Written by Jason
Many people have claimed that switching to tenkara has helped them catch more fish. Some have even described it as “magical”. I’ll leave it up to you to decide the latter (and Tenkara USA makes no claims as to the magical properties of the tools it makes), but there are certain elements of tenkara that (when applied correctly) can definitely help you increase the number of fish you catch.
1. Fish sooner, fish longer!
One thing that used to bother me was how long it took me to set up my fly rod. The entire time I was attaching my reel, stringing up my rod, attaching the leader, etc. in the parking lot, all I could think about was how much time I was wasting that I could be fishing. But with tenkara, you can literally get set up in seconds and be fishing while your buddy with the western rod is still threading his fly line through the guides. Plain and simple, more time on the water just means more opportunity to catch fish. You’re not going to catch anything in the parking lot (except maybe a few curious stares at your reeless rod).
Tip: Keep your line pre-rigged with a tippet and fly on your line spool. When you’re ready, all you have to do is attach the line to the lilian, pull it off the spool, extend the rod, and you’re ready to go! No guides or knots to slow you down.
2. Focus on fishing
One of the things I don’t miss about using western gear is…well…using western gear. Reels, strike indicators, split shot, complicated rigging methods, etc. just preoccupy us. And then there’s line management. How much time have you spent false casting line out only to strip it in again? And then untangling it from the reeds or rocks at your feet or doing the streamside shuffle to avoid stepping on it? The thing I love about tenkara is that it eliminates all of this. I make a cast to the fish, pick it up, and the next cast is another cast to the fish (not three in the air before it actually gets in front of a fish). To me, it’s not only a more enjoyable way to fish, but also more efficient. The more time your fly is in front of the fish, the better your chances of catching them.
3. Get more effective presentations
The longer length of tenkara rods allows you to keep more line off the water and control your fly better. It’s just a fact and if you want evidence, look at the rising popularity in western fly fishing of using French nymphing techniques and longer switch rods. They are just now “getting something” that Japanese tenkara anglers got a long time ago.
A longer rod coupled with the relatively lighter and more supple tenkara lines (compared to western PVC lines) means that you can get a better dead drift when you want it or better movement when you want it. When you have a lot of bulky line on the water, you’re a slave to the current and you have to counteract it with techniques like mending. But with a longer rod and lighter line, you decide where the fly goes and what it does without having to worry about doing a bunch of other things behind the scenes.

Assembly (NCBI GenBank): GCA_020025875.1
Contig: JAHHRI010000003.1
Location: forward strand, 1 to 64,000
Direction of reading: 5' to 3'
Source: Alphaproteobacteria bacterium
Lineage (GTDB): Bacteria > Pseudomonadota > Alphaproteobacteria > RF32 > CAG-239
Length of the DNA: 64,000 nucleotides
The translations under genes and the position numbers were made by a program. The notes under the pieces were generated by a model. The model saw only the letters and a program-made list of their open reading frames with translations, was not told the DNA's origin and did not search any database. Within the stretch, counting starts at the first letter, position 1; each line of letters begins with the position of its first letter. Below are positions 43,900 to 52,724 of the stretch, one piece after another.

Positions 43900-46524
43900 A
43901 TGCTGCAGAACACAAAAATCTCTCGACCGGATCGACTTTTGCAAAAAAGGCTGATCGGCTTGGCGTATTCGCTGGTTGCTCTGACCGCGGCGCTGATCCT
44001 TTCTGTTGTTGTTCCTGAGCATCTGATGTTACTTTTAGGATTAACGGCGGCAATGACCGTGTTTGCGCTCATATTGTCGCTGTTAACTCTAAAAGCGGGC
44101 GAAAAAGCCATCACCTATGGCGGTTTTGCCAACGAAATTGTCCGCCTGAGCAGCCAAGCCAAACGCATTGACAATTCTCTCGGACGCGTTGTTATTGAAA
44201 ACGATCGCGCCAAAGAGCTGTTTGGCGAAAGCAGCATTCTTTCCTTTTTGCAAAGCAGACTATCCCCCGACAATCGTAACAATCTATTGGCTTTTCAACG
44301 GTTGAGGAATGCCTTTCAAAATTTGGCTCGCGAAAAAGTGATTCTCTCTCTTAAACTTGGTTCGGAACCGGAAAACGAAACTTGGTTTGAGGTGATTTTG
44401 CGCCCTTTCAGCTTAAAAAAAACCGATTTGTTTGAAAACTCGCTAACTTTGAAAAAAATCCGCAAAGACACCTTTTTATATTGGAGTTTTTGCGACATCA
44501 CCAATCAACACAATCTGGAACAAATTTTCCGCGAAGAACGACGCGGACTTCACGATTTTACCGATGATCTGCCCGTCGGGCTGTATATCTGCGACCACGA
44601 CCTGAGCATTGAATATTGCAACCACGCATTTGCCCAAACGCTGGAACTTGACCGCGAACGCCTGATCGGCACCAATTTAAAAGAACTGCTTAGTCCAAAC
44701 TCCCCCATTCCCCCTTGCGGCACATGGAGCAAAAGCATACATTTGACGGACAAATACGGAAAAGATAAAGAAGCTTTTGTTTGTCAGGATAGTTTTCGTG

And while the inability to shoot line long distances might at first seem like a disadvantage, forcing you to better position yourself rather than boom out a long cast (that will probably make a horrible presentation anyway) is actually an advantage. A long time ago, an angler who was much wiser than me gave me some sage advice: it’s better to move yourself closer to the fish before you cast, rather than try to bring the fish closer to you with a long cast. Even before I fished tenkara, I discovered this to be true. And now, having the hindsight to compare the two approaches, I’ve confirmed it.
4. Rely on skill, not gear
You may have forgotten your strike indicators or split shot at home, but skill is the one tool you can never leave on the coffee table. You always have it with you no matter what happens. So if you don’t need to reply on terminal tackle to catch fish, then you eliminate the head slapping moment where you convince yourself that you should have remembered to bring [insert superfluous gear here] with you. The simplicity of tenkara forces you to rely on and develop your skills so that gear becomes less relevant. And if it’s you that’s doing the catching rather than your gear, I think your odds improve dramatically.
5. Show them something different!
I fish some pretty high-pressure streams when I don’t have a lot of time to get out. The fish probably see all the usual suspects 100 times a day: an Adams, Humpy, Hare’s Ear Nymph, and/or Pheasant Tail cast exactly the same way in an upstream, dead drift presentation (and refuse it 100 times). But when I show them a reverse hackle sakasa kebari using the pulsing tenkara method, it’s different. They’re not used to seeing an artificial that actually moves or looks so alive. And so while the number of tenkara anglers is growing, I think those of us who are using the traditional tenkara presentation are still few enough to have an advantage over others making text book presentations. If you’ve ever noticed that changing flies or presentation finally convinced that stubborn fish to take, then you’ll immediately understand why showing pressured fish a different presentation can pay off.
In my mind, tenkara doesn’t have to be “magical” in order to be fun or effective. Plenty of other methods of fishing are effective, yet no one really refers to them as “magical”. And that’s fine with me. But it’s difficult to argue against physics and empirical evidence. If tenkara has taught me anything, it’s to challenge a lot of the assumptions I’ve had for so long and rethink what really works and what doesn’t in fly fishing. And the more I practice tenkara, the more I realize it just works.
How has tenkara helped you catch more fish?